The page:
APPROXIMATE PURCHASE DATE: this week
BUDGET RANGE: around 800$
SYSTEM USAGE : 2D Photoshop CS3/CS4, home video editing, Office, video encoding
PARTS NOT REQUIRED: keyboard, mouse, monitor, speakers, OS
MONITOR RESOLUTION: 1680x1050, 1920x1080
ADDITIONAL COMMENTS: No gaming. Would prefer a quiet system. Would like Firewire (not that important).
Very important: would like a RAID configuration of 1T for storage. I am not sure if it is better to set the OS on a different (smaller) drive.
Do I need a graphics card, or an onboard will do it?
a lighter-end GPU will be beneficial. Something like the HD 4670 or 4650 would not be money wasted, and both cards can be sold with fanless heatsinks.
From adobe's website:
GPU Accelerated Features in Photoshop CS4 and Bridge CS4
Below is a list of the Photoshop CS4 and Bridge CS4 features that are accelerated by a GPU. To read more about these features, see "GPU accelerated features in Photoshop and Bridge CS4" (TechNote kb405745).
OpenGL/GPU features in Adobe Photoshop CS4 are:
* Smooth Display at ALL Zoom Levels
* Animated Zoom Tool
* Animated Transitions when doing a One Stop Zoom
* Hand Toss Image
* Birdseye View
* Rotate Canvas
* Smooth Display of Non Square Pixel Images
* Pixel Grid
* Move Color Matching to the GPU
* Draw Brush Tip Editing Feedback via GPU
* 3D GPU features include:
o 3D Acceleration
o 3D Axis
o 3D Lights Widget
o Accelerated 3D Interaction via Direct To Screen
I've realized 800$ is not realistic. If to add 250$ to the budget, should I spend them on a (small) OS drive and a graphics card? If so, what will be a good choice?
BTW, the i7-860 seems to support only DDR3-1066/1333, so why buy DDR3 1600?
You shouldn't get the DDR3 1600 anyway. There isn't hardly any performance gain over the slower RAM, and its more expensive. I would still recommend the Ripjaws, just not the 1600 version (1333 version cuts $20 off the costs). An $800 build is pretty realistic, we did get within $5...
You don't really need to have an OS drive or a bigger GPU. The F3 is already pretty fast, and you don't see to be doing much intensive graphics work. This build accomplishes what you need it to. Maybe the only thing that would be a good addition would be a quiet aftermarket CPU cooler, but that wouldn't be too much more.
Yes, in truth you do not see a whole lot of performance increase from DDR3 1333 to DDR3 1600. Tom's hardware benchmarks the i7's with DDR3 1600, but since we're on a budget, 1333 with tight timings will be fine.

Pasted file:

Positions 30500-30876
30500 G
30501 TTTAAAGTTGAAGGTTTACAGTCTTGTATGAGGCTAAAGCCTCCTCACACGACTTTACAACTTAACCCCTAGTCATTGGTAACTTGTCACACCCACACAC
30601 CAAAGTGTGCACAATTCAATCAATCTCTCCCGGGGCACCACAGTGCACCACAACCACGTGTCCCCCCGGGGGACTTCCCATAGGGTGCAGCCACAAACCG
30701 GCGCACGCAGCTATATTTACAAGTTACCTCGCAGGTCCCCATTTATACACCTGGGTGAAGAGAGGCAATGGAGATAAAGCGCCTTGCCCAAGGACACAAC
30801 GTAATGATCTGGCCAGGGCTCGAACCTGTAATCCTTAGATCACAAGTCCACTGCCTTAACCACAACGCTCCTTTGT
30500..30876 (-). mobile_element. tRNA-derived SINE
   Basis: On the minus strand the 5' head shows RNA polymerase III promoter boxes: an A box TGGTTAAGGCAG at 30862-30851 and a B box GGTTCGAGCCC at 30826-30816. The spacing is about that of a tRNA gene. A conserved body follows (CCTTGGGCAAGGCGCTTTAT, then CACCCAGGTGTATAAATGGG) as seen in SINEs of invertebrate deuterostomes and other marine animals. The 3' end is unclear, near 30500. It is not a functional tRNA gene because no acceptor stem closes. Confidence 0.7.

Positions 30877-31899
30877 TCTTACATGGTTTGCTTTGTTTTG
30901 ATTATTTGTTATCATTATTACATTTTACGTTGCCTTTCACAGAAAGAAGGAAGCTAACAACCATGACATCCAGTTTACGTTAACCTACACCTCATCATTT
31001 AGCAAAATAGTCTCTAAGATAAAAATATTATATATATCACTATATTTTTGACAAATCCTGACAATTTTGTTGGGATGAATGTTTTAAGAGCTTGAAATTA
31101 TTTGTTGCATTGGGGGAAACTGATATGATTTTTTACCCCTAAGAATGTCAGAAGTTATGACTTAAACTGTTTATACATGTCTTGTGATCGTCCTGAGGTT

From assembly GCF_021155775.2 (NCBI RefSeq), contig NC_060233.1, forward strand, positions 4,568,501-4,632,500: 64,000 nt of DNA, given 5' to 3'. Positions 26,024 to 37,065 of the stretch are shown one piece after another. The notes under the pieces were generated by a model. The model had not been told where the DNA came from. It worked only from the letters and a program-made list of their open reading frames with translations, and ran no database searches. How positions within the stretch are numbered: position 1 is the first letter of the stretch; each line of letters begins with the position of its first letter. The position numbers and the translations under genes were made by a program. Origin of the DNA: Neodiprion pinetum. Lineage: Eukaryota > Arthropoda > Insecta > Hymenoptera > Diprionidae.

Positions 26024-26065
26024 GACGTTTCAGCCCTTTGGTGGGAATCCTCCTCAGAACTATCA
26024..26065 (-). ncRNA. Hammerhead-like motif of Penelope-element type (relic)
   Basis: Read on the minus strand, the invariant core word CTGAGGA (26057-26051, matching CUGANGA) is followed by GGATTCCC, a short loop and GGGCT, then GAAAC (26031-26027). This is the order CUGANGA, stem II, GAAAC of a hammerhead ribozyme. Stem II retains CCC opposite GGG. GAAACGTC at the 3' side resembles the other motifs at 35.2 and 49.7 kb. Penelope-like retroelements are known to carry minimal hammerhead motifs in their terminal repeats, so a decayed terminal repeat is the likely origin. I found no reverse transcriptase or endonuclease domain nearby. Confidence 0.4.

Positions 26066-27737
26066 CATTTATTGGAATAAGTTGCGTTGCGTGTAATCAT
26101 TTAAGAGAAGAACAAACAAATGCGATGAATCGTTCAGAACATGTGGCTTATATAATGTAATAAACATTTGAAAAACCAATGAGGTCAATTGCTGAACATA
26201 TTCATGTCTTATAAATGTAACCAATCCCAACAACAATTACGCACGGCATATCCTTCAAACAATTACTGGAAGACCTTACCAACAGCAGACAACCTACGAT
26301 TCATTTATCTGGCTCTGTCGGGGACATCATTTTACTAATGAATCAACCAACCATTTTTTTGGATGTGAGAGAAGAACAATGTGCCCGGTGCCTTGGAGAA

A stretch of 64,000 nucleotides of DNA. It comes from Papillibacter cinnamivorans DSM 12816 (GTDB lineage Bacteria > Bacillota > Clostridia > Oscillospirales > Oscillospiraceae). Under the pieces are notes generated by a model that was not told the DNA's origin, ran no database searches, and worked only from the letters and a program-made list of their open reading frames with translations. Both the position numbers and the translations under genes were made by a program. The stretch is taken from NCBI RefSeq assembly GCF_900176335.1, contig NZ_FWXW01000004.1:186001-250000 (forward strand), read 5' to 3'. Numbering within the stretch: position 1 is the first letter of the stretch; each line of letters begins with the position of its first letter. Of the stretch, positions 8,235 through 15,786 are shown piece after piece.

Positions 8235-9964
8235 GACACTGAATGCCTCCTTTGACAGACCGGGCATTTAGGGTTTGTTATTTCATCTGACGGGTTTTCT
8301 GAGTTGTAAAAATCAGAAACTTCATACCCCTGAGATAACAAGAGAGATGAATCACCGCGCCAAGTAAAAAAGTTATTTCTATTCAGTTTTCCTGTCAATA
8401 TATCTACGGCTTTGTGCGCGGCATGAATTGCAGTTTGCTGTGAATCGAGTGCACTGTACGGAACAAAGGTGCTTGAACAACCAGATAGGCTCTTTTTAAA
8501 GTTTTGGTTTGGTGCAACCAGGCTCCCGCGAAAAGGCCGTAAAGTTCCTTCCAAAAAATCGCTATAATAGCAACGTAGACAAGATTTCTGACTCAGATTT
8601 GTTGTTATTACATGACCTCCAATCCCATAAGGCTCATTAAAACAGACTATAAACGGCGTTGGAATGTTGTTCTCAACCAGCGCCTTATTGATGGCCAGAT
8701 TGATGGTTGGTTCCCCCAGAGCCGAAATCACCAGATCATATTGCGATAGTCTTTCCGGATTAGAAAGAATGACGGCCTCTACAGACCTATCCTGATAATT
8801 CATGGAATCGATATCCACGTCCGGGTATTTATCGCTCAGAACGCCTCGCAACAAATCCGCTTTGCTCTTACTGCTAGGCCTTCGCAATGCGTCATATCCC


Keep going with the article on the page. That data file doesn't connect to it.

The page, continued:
Use the ram MadAdmiral linked.
$800 is not unreasonable at all. When I get a free moment I will give you 3 complete builds. One around $800, one around $900, and one around $1000. We can get the core "guts" of the system for ~$800 no problem. $200 extra will give you some additional goodies (better case, more RAM, better heatsink for quieter performance).
Getting a small OS/Apps drive isn't a bad idea, but to see any real performance boost you're going to want to go with a 10,000 RPM HDD or an SSD. Both are expensive, and not really within your budget window.
To be honest, my favorite build of the above is the first one. The only change I would make is swap in the OCZ PSU, but I'm just not a fan of Antec power supplies.
Any one of those builds will give you some room to expand and upgrade in the future, which IMO is one of the most important qualities of a budget build (or any build).
Editted The OCZ Fatal1ty is a more efficient, better-designed PSU. 550W is overkill, but at $40 you can't beat it.
You could spend the extra $200 on a lot of different things. I chose to invest in a better heatsink (quieter operation), 8 GB of RAM (can be useful with large video editing), and upgrading the GPU to a HD 4670. You could also drop these additions in favor of an i7-920/X58 setup, or you could sink the money into a cheap SSD, or into a Blu-Ray burner, or whatever your heart desires. Naturally, I think my setup will give you the most of what you want; however, there's a lot of good ways to spend that money.